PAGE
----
Andrew Keen’s The Cult of the Amateur is 226 pages of vitriol against user-generated media. He posits that while we once relied on professional critics, journalists, producers, musicians, actors, writers, etc. to create and sustain the worthwhile texts, trends, and values of our culture, we now so enamored with the idea of a digital democracy that we settle for much less.

“MySpace and Facebook are creating a youth culture of digital narcissism; open-source knowledge-sharing sites like Wikipedia are undermining the authority of teachers in the classroom; the YouTube generation are more interested in self-expression than in learning about the outside world; the cacophony of anonymous blogs and user-generated content are deafening today’s youth to the voices of informed experts and professional journalists; today’s kids are so busy self-broadcasting on social networks that they no longer consume the creative work of professional musicians, novelists, or filmmakers.”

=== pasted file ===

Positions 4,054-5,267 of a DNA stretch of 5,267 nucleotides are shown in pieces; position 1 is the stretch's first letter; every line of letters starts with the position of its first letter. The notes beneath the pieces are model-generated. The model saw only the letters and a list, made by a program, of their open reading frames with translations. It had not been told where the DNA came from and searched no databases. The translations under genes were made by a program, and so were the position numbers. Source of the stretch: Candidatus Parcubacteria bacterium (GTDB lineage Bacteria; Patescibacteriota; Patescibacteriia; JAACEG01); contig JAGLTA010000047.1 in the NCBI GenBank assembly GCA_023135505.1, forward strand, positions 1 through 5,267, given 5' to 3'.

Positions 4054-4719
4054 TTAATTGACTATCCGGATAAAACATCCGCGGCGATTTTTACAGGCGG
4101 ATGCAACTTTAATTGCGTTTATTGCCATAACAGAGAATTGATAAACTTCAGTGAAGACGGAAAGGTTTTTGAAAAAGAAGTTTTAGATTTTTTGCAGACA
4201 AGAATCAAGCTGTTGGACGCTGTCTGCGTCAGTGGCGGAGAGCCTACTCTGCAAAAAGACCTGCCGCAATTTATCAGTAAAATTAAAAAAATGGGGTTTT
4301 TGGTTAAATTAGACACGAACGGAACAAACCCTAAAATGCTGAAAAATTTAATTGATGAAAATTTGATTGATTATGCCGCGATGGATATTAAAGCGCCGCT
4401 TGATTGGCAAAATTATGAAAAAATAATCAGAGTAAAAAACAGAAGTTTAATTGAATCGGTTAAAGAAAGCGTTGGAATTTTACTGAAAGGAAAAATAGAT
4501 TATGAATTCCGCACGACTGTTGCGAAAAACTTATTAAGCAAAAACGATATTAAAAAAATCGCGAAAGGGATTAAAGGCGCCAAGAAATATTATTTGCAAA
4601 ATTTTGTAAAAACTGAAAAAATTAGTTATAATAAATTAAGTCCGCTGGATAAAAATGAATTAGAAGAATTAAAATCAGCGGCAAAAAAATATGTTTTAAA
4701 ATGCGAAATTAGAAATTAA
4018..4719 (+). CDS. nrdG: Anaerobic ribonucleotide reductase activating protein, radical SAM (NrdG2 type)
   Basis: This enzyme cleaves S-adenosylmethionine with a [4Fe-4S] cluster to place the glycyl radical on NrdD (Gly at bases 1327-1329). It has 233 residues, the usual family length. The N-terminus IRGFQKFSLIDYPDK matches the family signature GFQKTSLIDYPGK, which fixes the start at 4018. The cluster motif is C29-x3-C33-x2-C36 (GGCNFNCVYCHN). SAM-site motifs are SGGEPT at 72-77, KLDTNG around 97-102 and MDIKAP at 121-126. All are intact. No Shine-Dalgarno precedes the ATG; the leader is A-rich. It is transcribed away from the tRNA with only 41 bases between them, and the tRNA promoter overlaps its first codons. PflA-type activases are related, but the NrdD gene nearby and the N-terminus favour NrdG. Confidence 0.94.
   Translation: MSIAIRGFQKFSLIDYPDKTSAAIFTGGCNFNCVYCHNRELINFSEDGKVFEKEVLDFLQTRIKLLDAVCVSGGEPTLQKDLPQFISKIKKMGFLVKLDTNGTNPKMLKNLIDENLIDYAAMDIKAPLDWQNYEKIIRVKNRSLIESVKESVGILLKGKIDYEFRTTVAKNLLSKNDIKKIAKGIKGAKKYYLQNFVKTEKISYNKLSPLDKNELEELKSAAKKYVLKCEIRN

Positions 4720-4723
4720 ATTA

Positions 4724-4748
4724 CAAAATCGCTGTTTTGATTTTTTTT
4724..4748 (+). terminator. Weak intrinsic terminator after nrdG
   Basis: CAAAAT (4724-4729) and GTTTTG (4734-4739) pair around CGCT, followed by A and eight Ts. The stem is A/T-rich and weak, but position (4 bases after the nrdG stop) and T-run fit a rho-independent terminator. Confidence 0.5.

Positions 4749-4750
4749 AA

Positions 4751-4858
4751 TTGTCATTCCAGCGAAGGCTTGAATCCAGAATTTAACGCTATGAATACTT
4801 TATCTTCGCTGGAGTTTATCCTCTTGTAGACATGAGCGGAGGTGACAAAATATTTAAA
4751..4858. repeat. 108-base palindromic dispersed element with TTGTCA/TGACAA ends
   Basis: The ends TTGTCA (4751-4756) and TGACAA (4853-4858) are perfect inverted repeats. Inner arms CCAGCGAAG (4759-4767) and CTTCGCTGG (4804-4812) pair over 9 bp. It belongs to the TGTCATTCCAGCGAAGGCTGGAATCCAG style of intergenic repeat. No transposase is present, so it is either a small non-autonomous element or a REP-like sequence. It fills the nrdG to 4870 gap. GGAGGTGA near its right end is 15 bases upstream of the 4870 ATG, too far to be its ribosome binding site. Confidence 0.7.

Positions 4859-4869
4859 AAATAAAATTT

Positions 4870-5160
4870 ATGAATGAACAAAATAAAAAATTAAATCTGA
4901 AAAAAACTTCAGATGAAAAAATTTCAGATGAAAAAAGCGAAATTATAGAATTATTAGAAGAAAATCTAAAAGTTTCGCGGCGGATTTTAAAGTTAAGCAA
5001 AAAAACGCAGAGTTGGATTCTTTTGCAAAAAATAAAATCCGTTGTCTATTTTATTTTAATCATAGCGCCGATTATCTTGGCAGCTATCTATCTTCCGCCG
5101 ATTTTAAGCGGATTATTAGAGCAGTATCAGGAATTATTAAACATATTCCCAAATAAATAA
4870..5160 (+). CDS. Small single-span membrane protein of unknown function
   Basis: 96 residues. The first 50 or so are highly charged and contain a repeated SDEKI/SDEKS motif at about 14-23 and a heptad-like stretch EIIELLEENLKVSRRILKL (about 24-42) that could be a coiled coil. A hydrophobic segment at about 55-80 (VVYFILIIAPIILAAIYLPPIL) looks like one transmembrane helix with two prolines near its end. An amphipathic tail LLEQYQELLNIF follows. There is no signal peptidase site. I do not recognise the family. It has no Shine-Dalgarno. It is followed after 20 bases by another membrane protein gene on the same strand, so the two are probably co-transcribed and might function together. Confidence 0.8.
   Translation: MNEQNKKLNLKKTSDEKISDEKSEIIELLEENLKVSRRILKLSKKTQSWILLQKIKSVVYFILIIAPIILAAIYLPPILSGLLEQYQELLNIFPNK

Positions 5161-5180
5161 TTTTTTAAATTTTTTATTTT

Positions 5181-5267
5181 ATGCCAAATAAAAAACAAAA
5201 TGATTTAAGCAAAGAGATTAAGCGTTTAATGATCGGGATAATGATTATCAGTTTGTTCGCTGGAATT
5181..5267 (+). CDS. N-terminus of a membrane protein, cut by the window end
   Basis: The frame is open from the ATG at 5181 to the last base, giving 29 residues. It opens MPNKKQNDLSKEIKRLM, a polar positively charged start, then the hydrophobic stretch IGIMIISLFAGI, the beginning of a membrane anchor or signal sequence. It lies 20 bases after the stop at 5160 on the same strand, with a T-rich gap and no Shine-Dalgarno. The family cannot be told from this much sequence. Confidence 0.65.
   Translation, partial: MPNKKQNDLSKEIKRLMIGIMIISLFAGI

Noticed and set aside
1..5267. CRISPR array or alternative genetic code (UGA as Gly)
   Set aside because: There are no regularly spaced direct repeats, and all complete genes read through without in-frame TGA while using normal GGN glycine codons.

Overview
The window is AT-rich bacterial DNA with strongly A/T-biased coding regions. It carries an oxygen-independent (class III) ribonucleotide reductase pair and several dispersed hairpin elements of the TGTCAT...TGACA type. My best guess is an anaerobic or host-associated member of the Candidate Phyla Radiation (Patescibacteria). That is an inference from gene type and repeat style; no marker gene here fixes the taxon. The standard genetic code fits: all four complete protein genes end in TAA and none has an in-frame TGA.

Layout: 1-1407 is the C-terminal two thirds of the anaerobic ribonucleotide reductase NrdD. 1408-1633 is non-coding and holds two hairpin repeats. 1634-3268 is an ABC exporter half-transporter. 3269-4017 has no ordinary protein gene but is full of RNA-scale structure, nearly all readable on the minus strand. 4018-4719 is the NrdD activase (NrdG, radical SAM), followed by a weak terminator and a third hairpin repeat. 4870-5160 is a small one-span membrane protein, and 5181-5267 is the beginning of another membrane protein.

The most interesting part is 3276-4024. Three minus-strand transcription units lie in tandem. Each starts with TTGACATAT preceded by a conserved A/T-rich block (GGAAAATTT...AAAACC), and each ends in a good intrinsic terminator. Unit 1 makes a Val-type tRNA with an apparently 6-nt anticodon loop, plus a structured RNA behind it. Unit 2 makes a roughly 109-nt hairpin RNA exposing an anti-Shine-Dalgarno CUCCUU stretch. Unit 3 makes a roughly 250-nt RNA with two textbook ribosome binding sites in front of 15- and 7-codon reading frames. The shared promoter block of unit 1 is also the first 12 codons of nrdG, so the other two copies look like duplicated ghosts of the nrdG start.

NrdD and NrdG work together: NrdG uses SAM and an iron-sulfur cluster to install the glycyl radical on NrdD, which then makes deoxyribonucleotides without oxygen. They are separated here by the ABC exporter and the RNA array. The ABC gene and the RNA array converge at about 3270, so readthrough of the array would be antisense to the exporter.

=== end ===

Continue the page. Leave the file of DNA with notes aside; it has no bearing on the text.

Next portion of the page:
While I don’t agree with everything Keen says, he does raise some good questions. Why would anyone bother making something beautiful and original when people will instead probably watch videos of kittens playing, get their news from someone’s facebook page, or download your music without paying for it? We need to reward talent by voting with our time and dollars. Would Einstein, Mozart, or Van Gogh have been able to flourish in contemporary society, where “ignorance meets egoism meets bad taste meets mob rule”? Keen’s book contains a lot horror stories, some of which seem silly, but his book is an easy and interesting read. I feel it is a necessary counter-balance to those who proclaim technology and its democratizing capabilities as the saviour and zenith of humankind.

Keen, A. (2007). The cult of the amateur: How today’s internet is killing our culture. New York: Doubleday/Currency.